2) Why would manatees return to inland waterways more often during the dry season than the rainy season?

Amazing Adaptations
Manatees have so many unique adaptations--just think of the features of their head:

  • Lips that move as several separate parts
  • "Fingers" on the face?
  • Nostrils that close tight like valves
  • New teeth all the time--a lifetime supply

Can you imagine having all these characteristics yourself? Find out more about these adaptations:

A Conveyor Belt of Teeth

Did you know?
Manatees are also referred to as
"Sea Cows"

The mouth of a manatee has so many interesting features. And "Marching Molars" are just the beginning. But that's not really a big surprise--especially when you consider how much food a manatee eats everyday --you'd probably need some special features in your mouth too!

Stop, look and listen to a manatee munching in this lesson and video clip:

Photo Credit: FWC, Audio/Video Credit: SMC, International Film Projects,Inc

Then "open wide" and bite into this Journaling Question:

Try This! Journaling Question:
How does tooth loss and replacement in a manatee's mouth compare to the way your teeth are lost and replaced? What dental problems do "Marching Molars" solve for manatees? Do humans have the same problem? How do you solve it?

Manatee Math: You Eat How Much Each Day?
Could you ever imagine eating 50 pounds of food in a day? How about 75 pounds of food? For a manatee, that's no problem. The manatee's appetite is really remarkable.

Manatees maintain their giant size by feeding primarily on seagrass. Lots of seagrass--between 10% to 15% of their own weight everyday!

Hungry for a Challenge Question?:

Challenge Question #17:
A) If a Manatee eats between 10% to 15% of its body weight each day, how many pounds (or kg) of food would that be for a 1,000 pound manatee?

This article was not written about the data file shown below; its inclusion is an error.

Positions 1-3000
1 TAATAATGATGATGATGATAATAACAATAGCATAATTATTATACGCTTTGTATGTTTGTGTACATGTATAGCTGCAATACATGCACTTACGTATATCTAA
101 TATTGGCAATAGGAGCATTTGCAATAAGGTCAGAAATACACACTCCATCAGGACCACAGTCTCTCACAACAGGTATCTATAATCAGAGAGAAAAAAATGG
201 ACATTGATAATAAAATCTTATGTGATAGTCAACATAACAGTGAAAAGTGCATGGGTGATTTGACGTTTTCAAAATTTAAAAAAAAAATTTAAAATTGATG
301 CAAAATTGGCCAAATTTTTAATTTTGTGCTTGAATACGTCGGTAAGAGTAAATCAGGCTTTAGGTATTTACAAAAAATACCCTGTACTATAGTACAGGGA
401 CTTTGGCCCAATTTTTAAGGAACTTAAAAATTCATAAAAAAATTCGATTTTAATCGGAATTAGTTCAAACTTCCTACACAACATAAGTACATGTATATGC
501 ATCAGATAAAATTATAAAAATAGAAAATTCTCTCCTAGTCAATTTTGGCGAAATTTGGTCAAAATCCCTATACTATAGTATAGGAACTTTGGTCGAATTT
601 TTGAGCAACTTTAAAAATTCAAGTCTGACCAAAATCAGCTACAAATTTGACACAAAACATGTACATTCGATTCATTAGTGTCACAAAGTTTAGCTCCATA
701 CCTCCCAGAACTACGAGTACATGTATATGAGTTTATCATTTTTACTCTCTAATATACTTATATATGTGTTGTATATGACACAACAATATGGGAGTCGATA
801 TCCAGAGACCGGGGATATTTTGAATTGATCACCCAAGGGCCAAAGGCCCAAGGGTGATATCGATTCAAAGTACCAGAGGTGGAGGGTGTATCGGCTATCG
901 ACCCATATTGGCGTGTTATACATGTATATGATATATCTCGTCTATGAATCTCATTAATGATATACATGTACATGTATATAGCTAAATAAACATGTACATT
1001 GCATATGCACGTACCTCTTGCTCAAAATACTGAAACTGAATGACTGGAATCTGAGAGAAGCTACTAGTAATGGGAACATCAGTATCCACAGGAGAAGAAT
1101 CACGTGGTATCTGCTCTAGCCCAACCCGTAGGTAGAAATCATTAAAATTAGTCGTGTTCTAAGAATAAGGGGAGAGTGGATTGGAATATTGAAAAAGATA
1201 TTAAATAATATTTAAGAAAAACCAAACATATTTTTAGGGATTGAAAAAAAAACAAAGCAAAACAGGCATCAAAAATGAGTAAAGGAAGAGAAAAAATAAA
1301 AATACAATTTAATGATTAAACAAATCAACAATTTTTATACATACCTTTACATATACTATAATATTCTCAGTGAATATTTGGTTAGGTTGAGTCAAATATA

B) Now let's talk pizza! An average thin crust frozen pizza weighs about a pound. How much do you weigh? How many pizzas would you have to eat in one day to equal 10% to 15% of your body weight?"

Answers from the Manatee Expert
You really came up with some great questions like "how fast does a manatee swim?", and "Are they really related to elephants?"

Did you stump Nancy or was she able to meet your challenge?

Link to Answers from the Expert
Credit: FWC

FAQ's About Journey North Species
Since 1995, experts have contributed answers to students' questions about each Journey North species. These questions and answers are archived in our FAQ's (Frequently Asked Questions) section. You can use today's Answers from the Expert, along with those from previous years, in the activities suggested in the lesson, "FAQ's About Journey North Species".
See: How to Use Journey North's FAQ's

How to Respond to Today's Challenge Questions:

IMPORTANT: Answer only ONE question in each e-mail message.

1. Address an e-mail message to:

2. In the Subject Line of your message write: Challenge Question #15, (OR #16 OR #17)

3. In the body of EACH message, give your answer to ONE of the questions above.

The Next Manatee Migration Update Will Be Posted on April 7, 2004.